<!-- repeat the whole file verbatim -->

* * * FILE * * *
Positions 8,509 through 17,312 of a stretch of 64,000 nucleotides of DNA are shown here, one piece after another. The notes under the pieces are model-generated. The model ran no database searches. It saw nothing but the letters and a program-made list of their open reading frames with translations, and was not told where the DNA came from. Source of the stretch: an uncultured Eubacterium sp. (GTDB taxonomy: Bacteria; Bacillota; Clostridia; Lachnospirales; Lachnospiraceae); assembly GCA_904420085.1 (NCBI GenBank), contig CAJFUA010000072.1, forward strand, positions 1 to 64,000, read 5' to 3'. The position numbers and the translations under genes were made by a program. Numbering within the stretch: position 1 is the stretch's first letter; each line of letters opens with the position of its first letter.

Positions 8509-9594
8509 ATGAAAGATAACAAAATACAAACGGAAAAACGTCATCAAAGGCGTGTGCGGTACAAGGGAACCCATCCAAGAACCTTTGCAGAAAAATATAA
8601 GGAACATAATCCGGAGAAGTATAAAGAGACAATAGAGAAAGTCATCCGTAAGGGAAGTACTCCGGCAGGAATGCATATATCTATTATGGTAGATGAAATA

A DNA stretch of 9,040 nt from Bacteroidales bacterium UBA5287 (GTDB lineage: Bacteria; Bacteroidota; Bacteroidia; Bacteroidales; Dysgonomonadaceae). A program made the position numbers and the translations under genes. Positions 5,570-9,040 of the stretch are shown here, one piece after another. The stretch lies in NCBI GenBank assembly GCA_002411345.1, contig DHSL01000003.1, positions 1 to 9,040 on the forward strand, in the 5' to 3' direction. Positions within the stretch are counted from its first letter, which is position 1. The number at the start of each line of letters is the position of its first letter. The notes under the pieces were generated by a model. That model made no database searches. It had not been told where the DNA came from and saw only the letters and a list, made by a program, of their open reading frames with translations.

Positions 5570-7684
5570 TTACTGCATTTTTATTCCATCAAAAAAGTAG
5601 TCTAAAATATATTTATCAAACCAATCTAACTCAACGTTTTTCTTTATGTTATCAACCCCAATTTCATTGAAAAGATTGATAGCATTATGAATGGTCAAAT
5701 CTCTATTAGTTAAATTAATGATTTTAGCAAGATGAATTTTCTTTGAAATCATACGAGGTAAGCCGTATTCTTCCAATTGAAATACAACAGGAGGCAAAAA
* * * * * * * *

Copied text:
Positions 8,509 through 17,312 of a stretch of 64,000 nucleotides of DNA are shown here, one piece after another. The notes under the pieces are model-generated. The model ran no database searches. It saw nothing but the letters and a program-made list of their open reading frames with translations, and was not told where the DNA came from. Source of the stretch: an uncultured Eubacterium sp. (GTDB taxonomy: Bacteria; Bacillota; Clostridia; Lachnospirales; Lachnospiraceae); assembly GCA_904420085.1 (NCBI GenBank), contig CAJFUA010000072.1, forward strand, positions 1 to 64,000, read 5' to 3'. The position numbers and the translations under genes were made by a program. Numbering within the stretch: position 1 is the stretch's first letter; each line of letters opens with the position of its first letter.

Positions 8509-9594
8509 ATGAAAGATAACAAAATACAAACGGAAAAACGTCATCAAAGGCGTGTGCGGTACAAGGGAACCCATCCAAGAACCTTTGCAGAAAAATATAA
8601 GGAACATAATCCGGAGAAGTATAAAGAGACAATAGAGAAAGTCATCCGTAAGGGAAGTACTCCGGCAGGAATGCATATATCTATTATGGTAGATGAAATA

A DNA stretch of 9,040 nt from Bacteroidales bacterium UBA5287 (GTDB lineage: Bacteria; Bacteroidota; Bacteroidia; Bacteroidales; Dysgonomonadaceae). A program made the position numbers and the translations under genes. Positions 5,570-9,040 of the stretch are shown here, one piece after another. The stretch lies in NCBI GenBank assembly GCA_002411345.1, contig DHSL01000003.1, positions 1 to 9,040 on the forward strand, in the 5' to 3' direction. Positions within the stretch are counted from its first letter, which is position 1. The number at the start of each line of letters is the position of its first letter. The notes under the pieces were generated by a model. That model made no database searches. It had not been told where the DNA came from and saw only the letters and a list, made by a program, of their open reading frames with translations.

Positions 5570-7684
5570 TTACTGCATTTTTATTCCATCAAAAAAGTAG
5601 TCTAAAATATATTTATCAAACCAATCTAACTCAACGTTTTTCTTTATGTTATCAACCCCAATTTCATTGAAAAGATTGATAGCATTATGAATGGTCAAAT
5701 CTCTATTAGTTAAATTAATGATTTTAGCAAGATGAATTTTCTTTGAAATCATACGAGGTAAGCCGTATTCTTCCAATTGAAATACAACAGGAGGCAAAAA